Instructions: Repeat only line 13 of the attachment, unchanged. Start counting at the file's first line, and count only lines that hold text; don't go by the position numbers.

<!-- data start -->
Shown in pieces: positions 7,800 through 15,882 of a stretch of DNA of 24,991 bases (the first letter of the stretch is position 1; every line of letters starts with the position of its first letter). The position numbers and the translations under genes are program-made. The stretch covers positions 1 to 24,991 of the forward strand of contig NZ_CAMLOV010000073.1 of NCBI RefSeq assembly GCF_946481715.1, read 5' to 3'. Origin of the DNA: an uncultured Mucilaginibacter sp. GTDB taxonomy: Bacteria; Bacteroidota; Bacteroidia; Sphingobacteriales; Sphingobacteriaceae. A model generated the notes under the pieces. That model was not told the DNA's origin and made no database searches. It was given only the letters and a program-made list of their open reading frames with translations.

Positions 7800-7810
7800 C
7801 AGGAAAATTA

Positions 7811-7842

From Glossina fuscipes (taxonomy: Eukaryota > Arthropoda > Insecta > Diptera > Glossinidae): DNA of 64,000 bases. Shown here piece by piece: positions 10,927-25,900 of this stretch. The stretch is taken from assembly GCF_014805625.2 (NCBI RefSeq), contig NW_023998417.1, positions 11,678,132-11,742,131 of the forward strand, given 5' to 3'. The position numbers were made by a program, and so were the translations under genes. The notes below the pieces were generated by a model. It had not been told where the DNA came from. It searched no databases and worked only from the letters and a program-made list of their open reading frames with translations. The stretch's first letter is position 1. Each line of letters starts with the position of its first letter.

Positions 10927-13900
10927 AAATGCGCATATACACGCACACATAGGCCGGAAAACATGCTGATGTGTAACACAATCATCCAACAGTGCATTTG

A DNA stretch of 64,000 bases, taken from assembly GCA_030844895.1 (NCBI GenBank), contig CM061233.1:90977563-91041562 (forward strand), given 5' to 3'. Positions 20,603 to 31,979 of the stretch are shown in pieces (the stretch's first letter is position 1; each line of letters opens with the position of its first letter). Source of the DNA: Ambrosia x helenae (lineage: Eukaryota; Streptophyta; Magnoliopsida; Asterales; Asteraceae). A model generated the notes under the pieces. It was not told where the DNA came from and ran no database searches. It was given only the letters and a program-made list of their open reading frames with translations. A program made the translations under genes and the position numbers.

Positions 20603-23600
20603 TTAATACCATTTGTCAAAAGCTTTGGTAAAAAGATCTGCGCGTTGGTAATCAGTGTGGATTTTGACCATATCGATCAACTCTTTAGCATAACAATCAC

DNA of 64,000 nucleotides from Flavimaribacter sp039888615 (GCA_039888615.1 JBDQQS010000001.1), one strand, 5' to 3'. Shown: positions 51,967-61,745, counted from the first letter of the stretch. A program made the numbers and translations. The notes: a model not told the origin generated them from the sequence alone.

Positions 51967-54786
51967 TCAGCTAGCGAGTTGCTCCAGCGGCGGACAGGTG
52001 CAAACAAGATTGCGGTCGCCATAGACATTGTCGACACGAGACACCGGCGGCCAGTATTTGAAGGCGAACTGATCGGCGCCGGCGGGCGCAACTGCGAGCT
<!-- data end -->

Positions 51967-54786